Local authority staff can access the information they need

The five local authorities were at different stages of having consistent integrated information accessible for people to use in the wider business, such as those involved in financial reporting, valuations, and insurance. This largely reflected what stage each local authority was at in its implementation of new technology systems or structures.

Most of the people in the wider business used different systems, or parts of systems, from those who directly managed assets. Where technical integration of asset information between systems and processes was not as strong as local authorities required, asset information could be manually extracted as an interim measure. Each of the five local authorities saw the need to improve the integration of asset information throughout the different teams and processes that needed that information, and was working to do this.

Investing to ensure that high-quality asset information is integrated effectively into the wider organisation also helps provide decision-makers with an organisation-wide view. This wider view can support making different individual decisions that are consistent with the overall strategic direction and objectives of the organisation.

Strongly integrated asset information can support having meaningful discussions with the community. Consistently informed service delivery, infrastructure, and financial strategies help local authorities to have informed conversations with their community about the options and choices they have to address future challenges and continue to deliver essential services.

Making information available to inform asset management planning decisions

We expected the five local authorities to be making asset information available to inform planning for asset management and, in particular, for asset renewal and replacement.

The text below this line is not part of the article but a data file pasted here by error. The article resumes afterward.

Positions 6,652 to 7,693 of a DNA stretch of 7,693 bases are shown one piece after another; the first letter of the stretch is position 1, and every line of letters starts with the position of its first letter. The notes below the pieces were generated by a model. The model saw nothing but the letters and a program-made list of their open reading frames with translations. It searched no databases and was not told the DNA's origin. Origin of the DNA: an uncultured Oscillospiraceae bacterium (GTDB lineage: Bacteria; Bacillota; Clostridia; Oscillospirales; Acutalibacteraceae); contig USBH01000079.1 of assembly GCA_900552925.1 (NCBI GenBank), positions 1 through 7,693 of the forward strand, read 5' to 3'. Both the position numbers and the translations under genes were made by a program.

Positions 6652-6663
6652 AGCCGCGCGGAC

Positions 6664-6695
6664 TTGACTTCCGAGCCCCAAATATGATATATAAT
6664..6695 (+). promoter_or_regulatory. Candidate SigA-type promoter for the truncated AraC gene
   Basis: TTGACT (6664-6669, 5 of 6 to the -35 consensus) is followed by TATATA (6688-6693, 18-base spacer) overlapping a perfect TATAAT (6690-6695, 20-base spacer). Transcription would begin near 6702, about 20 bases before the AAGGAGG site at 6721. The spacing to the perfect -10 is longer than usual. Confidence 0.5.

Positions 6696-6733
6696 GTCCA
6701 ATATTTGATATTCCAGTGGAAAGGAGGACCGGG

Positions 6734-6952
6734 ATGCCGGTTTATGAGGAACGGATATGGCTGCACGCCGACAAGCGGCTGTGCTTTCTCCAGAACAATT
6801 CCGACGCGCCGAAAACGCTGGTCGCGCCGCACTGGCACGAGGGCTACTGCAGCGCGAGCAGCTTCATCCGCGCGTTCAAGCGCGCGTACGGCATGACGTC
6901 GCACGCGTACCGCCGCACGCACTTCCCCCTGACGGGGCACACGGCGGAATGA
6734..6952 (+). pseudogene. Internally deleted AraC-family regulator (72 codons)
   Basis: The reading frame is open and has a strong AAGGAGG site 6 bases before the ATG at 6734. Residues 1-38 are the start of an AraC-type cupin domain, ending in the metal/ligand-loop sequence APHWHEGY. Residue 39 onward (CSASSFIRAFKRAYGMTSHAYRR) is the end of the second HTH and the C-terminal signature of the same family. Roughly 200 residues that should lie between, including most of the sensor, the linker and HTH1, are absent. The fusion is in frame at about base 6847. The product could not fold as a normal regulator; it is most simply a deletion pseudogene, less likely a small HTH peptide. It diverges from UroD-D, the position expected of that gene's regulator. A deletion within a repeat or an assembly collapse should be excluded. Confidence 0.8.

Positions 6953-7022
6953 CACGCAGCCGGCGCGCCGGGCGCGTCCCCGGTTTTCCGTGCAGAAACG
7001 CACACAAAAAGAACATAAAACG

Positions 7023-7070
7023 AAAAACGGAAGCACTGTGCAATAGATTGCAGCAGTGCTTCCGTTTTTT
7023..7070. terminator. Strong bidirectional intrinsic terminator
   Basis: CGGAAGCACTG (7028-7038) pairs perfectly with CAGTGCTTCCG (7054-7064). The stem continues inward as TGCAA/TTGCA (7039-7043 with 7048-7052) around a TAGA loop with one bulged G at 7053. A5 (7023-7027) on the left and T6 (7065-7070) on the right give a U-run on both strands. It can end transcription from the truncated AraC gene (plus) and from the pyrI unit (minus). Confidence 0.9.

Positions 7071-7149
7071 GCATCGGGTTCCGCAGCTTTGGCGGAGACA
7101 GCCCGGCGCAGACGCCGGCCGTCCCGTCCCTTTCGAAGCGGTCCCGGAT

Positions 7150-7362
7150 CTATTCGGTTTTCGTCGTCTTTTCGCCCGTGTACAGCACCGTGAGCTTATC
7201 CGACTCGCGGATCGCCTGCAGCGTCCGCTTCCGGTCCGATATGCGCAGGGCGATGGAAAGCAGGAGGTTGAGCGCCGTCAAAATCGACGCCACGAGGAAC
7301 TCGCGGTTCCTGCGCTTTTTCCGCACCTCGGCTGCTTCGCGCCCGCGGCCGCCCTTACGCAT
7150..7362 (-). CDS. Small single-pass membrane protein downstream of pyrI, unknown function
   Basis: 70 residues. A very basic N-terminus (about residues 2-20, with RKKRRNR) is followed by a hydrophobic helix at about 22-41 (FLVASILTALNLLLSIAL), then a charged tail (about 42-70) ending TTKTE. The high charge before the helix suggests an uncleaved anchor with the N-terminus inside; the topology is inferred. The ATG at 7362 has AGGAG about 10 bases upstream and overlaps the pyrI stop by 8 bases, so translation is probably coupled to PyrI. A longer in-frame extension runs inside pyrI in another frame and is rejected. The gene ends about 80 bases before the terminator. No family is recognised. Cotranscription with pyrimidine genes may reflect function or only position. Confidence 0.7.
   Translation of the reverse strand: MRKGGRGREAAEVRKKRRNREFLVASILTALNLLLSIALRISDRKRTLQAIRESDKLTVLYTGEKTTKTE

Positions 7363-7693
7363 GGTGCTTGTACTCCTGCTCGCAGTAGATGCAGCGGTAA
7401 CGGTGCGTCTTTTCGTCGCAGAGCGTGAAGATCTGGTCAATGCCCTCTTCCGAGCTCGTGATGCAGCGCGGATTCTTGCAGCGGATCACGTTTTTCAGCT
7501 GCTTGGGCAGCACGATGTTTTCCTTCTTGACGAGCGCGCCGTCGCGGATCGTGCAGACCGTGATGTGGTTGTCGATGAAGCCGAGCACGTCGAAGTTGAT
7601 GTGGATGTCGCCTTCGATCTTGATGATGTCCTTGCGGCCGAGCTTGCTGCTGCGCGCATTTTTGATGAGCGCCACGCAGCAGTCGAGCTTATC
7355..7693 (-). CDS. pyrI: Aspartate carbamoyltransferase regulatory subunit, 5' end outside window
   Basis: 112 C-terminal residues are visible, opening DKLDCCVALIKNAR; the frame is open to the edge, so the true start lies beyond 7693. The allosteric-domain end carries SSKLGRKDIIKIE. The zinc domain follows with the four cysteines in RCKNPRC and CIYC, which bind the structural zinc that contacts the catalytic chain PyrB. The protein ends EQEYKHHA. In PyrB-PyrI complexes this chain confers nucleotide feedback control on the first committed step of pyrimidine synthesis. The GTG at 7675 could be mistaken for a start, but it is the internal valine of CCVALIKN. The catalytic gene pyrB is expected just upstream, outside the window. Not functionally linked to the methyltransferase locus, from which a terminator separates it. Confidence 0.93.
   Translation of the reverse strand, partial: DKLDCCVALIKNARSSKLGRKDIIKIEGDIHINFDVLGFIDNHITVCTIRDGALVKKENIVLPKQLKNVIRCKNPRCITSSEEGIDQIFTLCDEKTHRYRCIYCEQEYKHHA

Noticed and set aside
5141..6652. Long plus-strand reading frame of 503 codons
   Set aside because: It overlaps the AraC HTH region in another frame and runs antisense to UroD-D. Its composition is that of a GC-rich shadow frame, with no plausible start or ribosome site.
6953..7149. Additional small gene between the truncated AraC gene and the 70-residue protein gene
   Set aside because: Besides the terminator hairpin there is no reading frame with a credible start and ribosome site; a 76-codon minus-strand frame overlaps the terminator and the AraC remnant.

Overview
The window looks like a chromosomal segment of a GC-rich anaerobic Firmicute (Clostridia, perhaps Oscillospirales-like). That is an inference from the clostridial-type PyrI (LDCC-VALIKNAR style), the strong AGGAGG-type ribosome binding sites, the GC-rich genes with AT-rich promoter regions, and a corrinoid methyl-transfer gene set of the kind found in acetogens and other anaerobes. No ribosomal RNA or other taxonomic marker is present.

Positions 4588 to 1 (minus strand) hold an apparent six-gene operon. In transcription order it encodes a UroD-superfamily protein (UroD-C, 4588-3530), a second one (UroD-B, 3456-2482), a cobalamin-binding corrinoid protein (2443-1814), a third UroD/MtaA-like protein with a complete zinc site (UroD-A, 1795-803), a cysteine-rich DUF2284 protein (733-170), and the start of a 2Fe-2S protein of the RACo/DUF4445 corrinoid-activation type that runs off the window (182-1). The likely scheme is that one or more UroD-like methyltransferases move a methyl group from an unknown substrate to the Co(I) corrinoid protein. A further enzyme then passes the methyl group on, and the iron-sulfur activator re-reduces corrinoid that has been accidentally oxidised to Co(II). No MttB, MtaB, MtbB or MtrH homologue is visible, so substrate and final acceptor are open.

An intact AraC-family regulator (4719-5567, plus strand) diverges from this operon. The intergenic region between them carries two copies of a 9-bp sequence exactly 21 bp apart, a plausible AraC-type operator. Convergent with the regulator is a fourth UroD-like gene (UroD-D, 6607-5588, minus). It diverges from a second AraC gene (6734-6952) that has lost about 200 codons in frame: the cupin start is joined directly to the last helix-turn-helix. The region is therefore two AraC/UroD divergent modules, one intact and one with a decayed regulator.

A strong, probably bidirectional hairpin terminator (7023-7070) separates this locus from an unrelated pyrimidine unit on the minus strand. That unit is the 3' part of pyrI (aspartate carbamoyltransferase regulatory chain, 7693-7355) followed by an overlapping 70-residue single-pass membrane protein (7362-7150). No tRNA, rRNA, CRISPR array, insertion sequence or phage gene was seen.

By and large, the five local authorities were making their asset information available to inform long-term decision-making, though some were providing more and better information than others. Local authorities that were further progressed in making this information available used it in their predictive modelling and other software that gave them recommendations for asset planning.

At Napier City Council, we were told how better knowledge of the actual condition of its assets helps it make well-informed decisions. As a result of physical inspections and knowing the local soil conditions, Napier City Council learnt that some of its water assets were in better condition than originally thought and it was able to extend its estimate of these assets' remaining useful lives. Fact-based information such as this has provided higher confidence and will help the Council plan and budget more accurately.

In one local authority, issues with the quality of asset information resulted in the Council not using some of its information in longer-term planning. Dunedin City Council had identified issues with information gathered by its contracted asset information gatherers and decided to use theoretical and traditional information until the asset information gatherers improved the quality of information they collected. Dunedin City Council balanced the known risks of its existing and theoretical information with the more uncertain risks of using information of poorer quality. It is currently working with its contractor to improve the quality of this information to the point where it has the confidence to use it to inform longer-term planning decisions.

It is essential that local authorities have high-quality and reliable asset information to inform longer-term decisions. High quality asset information can have a direct and positive impact on the effectiveness of longer-term planning.